taking a knee

I’ve been reluctant to weigh in on the issue of “taking a knee” ever since Colin Kaepernick first began his silent protest in August 2016. For one, I don’t watch football, so I don’t have much emotional investment in the conversation as it pertains to the sport.

I also come from a law enforcement family. My father was a police officer in New York for 30 years, and my brother is an LAPD veteran. I believe in the rule of law, and have the empty rap sheet to prove it.

On the other hand, my pale complexion could also have something to do my cozy relationship with the men in blue. And this was Colin Kaepernick’s point. He was protesting what is widely perceived as unequal treatment under the law, as is his first amendment right.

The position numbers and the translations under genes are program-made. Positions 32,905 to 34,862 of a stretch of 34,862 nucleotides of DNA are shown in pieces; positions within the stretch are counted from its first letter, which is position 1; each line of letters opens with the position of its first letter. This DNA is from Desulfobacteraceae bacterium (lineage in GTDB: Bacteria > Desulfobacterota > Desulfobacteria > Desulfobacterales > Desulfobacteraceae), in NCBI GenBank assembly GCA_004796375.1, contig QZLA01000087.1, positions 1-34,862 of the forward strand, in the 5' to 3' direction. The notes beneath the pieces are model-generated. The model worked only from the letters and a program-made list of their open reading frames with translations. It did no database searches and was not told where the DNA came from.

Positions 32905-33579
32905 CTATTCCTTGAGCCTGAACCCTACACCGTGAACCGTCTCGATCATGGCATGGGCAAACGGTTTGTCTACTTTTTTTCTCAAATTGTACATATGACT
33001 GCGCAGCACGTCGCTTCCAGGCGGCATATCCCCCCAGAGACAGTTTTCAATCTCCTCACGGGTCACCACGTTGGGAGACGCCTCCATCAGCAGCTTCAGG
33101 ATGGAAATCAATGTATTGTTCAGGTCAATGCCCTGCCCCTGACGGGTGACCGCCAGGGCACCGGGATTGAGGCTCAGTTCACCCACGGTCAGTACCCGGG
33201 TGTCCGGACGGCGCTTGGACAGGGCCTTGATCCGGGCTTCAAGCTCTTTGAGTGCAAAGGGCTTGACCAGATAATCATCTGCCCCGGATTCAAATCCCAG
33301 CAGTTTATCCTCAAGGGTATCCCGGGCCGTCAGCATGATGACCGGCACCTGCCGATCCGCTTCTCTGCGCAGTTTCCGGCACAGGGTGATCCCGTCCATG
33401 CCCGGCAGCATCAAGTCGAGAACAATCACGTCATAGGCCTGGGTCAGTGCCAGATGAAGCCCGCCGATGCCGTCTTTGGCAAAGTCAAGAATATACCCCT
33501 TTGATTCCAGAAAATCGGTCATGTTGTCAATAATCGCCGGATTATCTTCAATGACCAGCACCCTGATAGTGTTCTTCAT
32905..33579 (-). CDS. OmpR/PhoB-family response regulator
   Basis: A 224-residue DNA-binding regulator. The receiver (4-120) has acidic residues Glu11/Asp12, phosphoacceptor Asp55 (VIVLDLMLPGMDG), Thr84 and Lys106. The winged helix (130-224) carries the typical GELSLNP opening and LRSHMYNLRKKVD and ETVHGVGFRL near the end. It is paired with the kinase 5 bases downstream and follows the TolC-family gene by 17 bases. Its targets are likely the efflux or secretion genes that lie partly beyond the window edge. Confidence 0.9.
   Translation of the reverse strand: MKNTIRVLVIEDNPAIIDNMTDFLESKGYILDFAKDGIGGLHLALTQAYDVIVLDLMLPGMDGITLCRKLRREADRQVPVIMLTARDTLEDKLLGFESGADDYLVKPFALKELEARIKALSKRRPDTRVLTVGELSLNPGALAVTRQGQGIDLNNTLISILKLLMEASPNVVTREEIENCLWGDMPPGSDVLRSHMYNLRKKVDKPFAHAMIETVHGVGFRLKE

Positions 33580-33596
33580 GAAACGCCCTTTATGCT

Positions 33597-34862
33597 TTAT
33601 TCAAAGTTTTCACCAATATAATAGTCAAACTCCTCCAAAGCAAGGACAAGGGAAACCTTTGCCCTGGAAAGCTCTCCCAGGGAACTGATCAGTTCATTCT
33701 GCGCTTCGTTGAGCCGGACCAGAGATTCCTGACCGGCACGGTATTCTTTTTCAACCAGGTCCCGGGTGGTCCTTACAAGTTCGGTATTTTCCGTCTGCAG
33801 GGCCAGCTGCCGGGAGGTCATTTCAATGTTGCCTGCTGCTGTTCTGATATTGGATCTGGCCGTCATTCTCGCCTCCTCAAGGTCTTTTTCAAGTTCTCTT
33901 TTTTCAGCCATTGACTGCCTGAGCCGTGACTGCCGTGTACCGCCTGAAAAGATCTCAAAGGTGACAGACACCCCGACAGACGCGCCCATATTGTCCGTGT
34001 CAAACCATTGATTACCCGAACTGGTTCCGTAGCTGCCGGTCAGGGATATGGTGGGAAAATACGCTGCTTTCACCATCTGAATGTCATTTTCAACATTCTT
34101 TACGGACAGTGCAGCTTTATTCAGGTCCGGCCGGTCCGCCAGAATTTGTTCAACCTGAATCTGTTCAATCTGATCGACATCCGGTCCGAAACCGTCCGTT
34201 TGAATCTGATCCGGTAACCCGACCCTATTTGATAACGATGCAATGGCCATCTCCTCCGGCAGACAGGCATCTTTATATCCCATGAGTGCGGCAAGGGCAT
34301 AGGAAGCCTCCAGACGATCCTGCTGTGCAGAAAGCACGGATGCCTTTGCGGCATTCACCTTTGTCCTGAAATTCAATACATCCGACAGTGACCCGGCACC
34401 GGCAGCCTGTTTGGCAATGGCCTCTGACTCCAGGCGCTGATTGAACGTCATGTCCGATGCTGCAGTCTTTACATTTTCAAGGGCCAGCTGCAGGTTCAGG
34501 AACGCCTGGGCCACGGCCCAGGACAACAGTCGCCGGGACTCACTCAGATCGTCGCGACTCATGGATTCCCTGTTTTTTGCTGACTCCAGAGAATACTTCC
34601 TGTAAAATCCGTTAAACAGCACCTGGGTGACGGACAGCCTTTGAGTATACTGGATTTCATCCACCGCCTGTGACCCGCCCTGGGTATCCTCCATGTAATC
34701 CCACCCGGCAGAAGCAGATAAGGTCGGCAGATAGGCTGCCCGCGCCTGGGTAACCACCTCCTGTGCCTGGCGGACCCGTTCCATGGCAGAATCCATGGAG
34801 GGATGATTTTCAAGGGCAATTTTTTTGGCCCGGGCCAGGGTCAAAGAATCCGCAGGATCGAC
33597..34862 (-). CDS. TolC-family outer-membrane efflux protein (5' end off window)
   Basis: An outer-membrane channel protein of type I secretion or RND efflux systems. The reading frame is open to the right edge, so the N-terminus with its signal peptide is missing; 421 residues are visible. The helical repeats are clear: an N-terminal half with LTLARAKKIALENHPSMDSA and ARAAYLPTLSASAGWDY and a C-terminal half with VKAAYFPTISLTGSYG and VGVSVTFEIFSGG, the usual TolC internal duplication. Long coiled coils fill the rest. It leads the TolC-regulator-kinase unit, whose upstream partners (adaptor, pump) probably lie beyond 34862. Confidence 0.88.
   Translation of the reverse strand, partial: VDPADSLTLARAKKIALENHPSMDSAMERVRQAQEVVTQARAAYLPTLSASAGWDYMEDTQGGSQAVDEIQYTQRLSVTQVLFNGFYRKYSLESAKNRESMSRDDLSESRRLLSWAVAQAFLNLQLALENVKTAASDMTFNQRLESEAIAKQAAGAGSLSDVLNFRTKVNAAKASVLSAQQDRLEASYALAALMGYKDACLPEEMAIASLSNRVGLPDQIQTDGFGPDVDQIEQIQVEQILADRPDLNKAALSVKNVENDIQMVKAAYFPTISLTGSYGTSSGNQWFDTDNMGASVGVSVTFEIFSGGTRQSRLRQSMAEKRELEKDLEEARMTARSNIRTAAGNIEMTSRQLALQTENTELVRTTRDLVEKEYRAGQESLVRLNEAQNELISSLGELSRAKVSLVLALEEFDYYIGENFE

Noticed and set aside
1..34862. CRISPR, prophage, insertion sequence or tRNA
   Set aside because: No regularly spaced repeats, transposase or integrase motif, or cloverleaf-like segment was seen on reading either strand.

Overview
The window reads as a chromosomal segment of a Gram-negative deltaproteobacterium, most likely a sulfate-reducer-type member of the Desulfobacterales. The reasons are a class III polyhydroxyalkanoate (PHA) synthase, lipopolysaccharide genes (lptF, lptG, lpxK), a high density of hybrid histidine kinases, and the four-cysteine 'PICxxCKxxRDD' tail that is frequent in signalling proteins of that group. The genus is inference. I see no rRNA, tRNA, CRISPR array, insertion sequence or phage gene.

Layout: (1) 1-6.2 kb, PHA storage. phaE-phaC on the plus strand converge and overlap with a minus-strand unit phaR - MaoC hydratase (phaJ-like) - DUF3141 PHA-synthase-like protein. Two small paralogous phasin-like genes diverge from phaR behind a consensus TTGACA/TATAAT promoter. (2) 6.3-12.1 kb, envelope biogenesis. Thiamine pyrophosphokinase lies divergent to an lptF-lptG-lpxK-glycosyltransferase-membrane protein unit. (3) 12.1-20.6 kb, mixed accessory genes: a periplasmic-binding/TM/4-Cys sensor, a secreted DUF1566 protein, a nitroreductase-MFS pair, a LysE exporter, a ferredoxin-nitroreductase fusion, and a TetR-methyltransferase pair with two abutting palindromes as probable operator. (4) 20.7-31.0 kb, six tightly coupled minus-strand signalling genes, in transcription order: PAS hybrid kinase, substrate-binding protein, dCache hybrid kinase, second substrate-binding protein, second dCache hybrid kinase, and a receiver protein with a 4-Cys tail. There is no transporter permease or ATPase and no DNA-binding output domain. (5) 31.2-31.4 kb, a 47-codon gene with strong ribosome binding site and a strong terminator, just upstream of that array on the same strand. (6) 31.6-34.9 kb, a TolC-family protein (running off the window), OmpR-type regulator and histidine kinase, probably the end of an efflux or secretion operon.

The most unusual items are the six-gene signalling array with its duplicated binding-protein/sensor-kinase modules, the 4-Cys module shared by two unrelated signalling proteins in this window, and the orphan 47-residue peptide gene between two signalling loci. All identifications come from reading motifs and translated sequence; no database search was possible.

That an NFL game wasn’t the proper platform for protest is a valid point, and Kaepernick has paid dearly for it. Team owners have made their position clear by essentially blacklisting him; he hasn’t played a game since.

And then politicians got involved, unwittingly shining a spotlight on a nasty rash that wouldn’t go away, that rash being racism.

Enter the Leader of the Free World, calling anyone who would dare to kneel during the National Anthem a “son of a bitch” who should be “fired”. Predictably, this had a galvanizing effect on many NFL players, but also on college football players, an entire high school football team, and a major league baseball player. It suddenly seems that everyone needed to take a public stand on the issue – to kneel or not to kneel.

If this was Trump’s goal, it succeeded spectacularly, but if not, he might need to keep his nose and ego out of football, and focus on helping this nation. Might I suggest starting with Puerto Rico, an island populated by 3.4 million Americans and reeling from a catastrophic hurricane, exacerbated by a crippled economy and infrastructure. It might not drive up ratings, but it would be the right thing to do.

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your story is killing me